Top Ten Spots for Spring Birding
The rugged swath of canyons the Snake River cuts into southern Idaho's sagebrush grasslands holds a unique place among the world's great birding hotspots. Each year, as the days lengthen and spring verges on summer, nearly 1,000 pairs of raptors descend on the Snake River Valley to nest—a greater concentration of breeding birds of prey than you'll see anywhere else in North America.
At the BLM-managed Snake River Birds of Prey National Conservation Area, 15 species of raptors—from golden eagles to ferruginous hawks, kestrels, and burrowing owls—nest on canyon walls and tree limbs. Another nine species pass through during migration. Which birds of prey you'll see most of may vary from year to year—the nesting success of each species depends largely on the ups and downs of their favorite foods. Townsend's ground squirrels do very well in this area, and prairie falcons are abundant as a result; the golden eagle population varies in accordance with the population cycles of black-tailed jackrabbits. You'll do your best birding in mid-March and May (many raptors are sitting the nest through April), in the early hours of the morning when the birds are hunting most actively, and with a high-quality pair of binoculars or a spotting scope.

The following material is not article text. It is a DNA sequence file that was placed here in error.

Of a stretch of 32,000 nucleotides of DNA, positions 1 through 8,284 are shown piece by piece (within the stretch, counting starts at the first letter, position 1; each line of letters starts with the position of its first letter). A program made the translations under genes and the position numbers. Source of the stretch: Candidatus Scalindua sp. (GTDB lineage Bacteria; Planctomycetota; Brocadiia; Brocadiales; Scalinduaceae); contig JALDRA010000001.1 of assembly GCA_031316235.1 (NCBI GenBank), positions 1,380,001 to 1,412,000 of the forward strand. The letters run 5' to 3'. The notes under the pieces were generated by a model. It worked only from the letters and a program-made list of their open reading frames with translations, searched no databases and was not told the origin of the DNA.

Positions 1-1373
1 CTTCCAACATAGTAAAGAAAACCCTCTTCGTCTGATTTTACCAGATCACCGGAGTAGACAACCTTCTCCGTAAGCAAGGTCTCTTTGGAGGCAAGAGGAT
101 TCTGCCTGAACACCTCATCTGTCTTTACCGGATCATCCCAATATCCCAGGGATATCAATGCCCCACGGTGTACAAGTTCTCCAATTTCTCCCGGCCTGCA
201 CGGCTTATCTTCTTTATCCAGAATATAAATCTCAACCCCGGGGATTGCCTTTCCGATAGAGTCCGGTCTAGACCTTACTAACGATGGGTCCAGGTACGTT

Just the Facts
Birding Hot Spots: Some of the best places to find raptors in and around the Snake River Birds of Prey Conservation area include the Ted Trueblood WMA, C. J. Strike Reservoir, and Bruneau Dunes State Park. Also check out Deer Flat National Wildlife Refuge and Craters of the Moon National Monument.
More Idaho Outdoors: You can bird this rugged country's canyon vistas from the roadsides, but a more memorable way to get to the wild spirit of this country is to float the Snake south of Boise and other Snake River Valley rivers such as the Bruneau, Boise, or Owyhee. North of Boise, a raft trip through Hell's Canyon is one of the continent's wilderness classics. Another Boise-area highlight is fishing Silver Creek's trout, in Boise National Forest.
Details mentioned in this article were accurate at the time of publication